Atelier de Construction d'Issy-les-Moulineaux
The AMX-30 was born from a failed collaboration between France and West Germany to design a modern main battle tank for use by both armies, as well as Italy. Following the development of two prototypes, both countries decided to pursue their own agendas separately, with the German prototype eventually becoming the Leopard 1 and the French prototype the AMX-30. The AMX-30 was designed under the principle that mobility ensured greater survivability than heavier armor, and as a result it featured the weakest armor of any of its contemporaries. To compensate, the AMX-30 was fast and packed a strong punch with its long caliber CN-105-F1 gun which could fire the Obus G HEAT round, easily capable of penetrating most enemy armor during its day. NBC protection was standard, as was the capability for deep fording. By the 1970s, development of advanced passive and reactive armor placed the AMX-30 at a disadvantage notwithstanding a series of improvements, particularly in its fire control systems, engines and suspension. The AMX-30 was exported to various other European as well as Middle East nations including Spain (which license-produced it), Greece, Cyprus, Saudi Arabia, Qatar, Venezuela, Chile, and Nigeria. French, Saudi and Qatari units saw combat during the Gulf War, where they performed well despite concerns over its inferiority compared to Iraqi T-72s, although these were ultimately not encountered.

The prototype of the French version of the Europa-Panzer was completed in September 1960, and was eventually developed into the AMX-30 following the end of Franco-German collaboration. It replaced US-built M47s in French service. A special variant for desert operations became known as the AMX-30S, supplied to Saudi Arabia. The modifications resulted in a modest loss of speed and it was also fitted with a slightly less powerful engine but otherwise adds a laser rangefinder. A major modernization program resulted in the AMX-30B2 with integrated fire control, a laser rangefinder and thermal system as well as generally improved optical equipment. Uniquely, its co-axial armament featured independent elevation from the main gun, allowing it to be used against aircraft and helicopters. Other variants include the AMX-30SA anti-aircraft system, while the chassis was used as a platform for the Pluton tactical nuclear missile launcher, Roland SAM launcher (AMX-30R) and the GCT 155-mm self-propelled gun. Non-combat versions include the AMX-30D armored recovery vehicle as well as a bridgelayer. Locally-produced Spanish versions were known as the AMX-30E and eventually modernized into the AMX-30EM1 and -30EM2 with automotive and engine enhancements.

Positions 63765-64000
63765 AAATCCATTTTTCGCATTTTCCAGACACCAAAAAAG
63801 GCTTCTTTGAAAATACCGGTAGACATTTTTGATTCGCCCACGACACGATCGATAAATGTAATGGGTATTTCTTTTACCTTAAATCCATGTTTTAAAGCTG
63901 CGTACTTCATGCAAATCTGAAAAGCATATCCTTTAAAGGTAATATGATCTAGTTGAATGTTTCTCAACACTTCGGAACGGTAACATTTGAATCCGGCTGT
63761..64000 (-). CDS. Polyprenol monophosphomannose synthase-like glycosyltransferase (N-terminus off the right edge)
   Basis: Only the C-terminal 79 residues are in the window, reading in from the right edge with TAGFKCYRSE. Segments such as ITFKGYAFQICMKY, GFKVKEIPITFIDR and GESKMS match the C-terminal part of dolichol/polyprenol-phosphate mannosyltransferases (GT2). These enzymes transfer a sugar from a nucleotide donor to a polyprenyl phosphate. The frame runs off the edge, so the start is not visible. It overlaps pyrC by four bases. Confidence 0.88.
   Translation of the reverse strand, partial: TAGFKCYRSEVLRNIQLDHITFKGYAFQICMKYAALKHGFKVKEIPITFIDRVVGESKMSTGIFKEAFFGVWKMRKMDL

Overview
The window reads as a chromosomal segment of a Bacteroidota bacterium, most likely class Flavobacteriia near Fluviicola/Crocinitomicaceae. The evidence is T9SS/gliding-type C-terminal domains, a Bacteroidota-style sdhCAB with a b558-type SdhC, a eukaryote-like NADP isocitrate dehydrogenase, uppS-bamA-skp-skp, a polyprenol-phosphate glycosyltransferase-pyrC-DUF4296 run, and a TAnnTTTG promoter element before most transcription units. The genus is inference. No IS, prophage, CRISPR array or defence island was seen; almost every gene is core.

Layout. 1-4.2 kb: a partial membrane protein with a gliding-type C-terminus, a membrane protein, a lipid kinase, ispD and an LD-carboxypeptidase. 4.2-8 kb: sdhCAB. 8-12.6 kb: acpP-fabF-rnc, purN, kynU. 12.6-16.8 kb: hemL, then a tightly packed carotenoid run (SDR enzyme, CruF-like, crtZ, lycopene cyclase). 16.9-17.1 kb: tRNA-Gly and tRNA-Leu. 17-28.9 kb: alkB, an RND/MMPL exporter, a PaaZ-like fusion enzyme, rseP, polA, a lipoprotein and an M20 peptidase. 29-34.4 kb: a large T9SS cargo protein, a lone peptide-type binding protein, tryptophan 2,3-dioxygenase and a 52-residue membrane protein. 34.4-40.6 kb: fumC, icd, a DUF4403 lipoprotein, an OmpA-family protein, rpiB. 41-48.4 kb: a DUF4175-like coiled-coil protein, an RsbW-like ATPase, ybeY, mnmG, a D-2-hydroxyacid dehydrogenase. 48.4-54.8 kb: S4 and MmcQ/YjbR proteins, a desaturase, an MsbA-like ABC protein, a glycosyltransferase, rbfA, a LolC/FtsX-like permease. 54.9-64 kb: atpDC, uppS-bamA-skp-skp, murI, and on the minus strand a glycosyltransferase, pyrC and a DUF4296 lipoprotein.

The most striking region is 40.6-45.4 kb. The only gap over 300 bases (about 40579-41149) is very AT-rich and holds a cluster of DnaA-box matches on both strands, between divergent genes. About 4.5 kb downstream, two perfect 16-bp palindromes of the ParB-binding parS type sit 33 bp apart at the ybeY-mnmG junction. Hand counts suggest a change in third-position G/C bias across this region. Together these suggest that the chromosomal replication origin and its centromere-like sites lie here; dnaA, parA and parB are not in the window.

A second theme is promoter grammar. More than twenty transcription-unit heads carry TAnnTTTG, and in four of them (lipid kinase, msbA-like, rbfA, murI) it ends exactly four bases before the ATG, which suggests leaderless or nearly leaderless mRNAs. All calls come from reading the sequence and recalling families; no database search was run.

Code Name--
TypeMain Battle TankMain Battle Tank
Length w/Gun9.48 m9.48 m
Length6.59 m6.59 m
Width3.10 m3.10 m
Height2.86 m2.86 m
Loaded36,000 kg37,000 kg
Ground Pressure0.77 kg/cm²0.90 kg/cm²
SuspensionTorsion barTorsion bar
Range500-6,000 km400-450 km
Speed40 / 50 km/h40 / 50 km/h
Fording1.30 m (4 m)1.30 m (4 m)
Vertical Obstacle0.93 m0.93 m
Trench2.90 m2.90 m
Engine1 x 720hp
HS 110
1 x 720hp
HS 110
FuelMulti-fuel (V12)Multi-fuel (V12)
Power/Weight20.00 hp/t19.46 hp/t
Main105-mm (L/56)
Modèle F1
105-mm (L/56)
Modèle F1
Elevation-10° / 20°-10° / 20°
Penetration250 mm @ 2 km440 mm @ 2 km
Secondary1 x 20-mm (c) x
1 x 7.62-mm x
1 x 20-mm (c) x
1 x 7.62-mm x
Thickness15 - 150 mm15 - 150 mm
Max Effective214 - 274 mm RHAe214 - 274 mm RHAe
Hull Upper Front80 mm / 68°80 mm / 68°
Hull Lower Front80 mm / 45°80 mm / 45°
Hull Upper Sides35 mm / 35°30 mm / 35°
Hull Lower Sides35 mm30 mm
Hull Rear30 mm / 10°30 mm / 10°
Hull Top15 mm15 mm
Hull Bottom15 mm / 75°15 mm / 75°
Turret Mantlet150 mm150 mm
Turret Front80 mm / 73°80 mm / 73°
Turret Sides40 mm / 35°40 mm / 35°
Turret Rear30 mm / 45°30 mm / 45°
Turret Top20 mm20 mm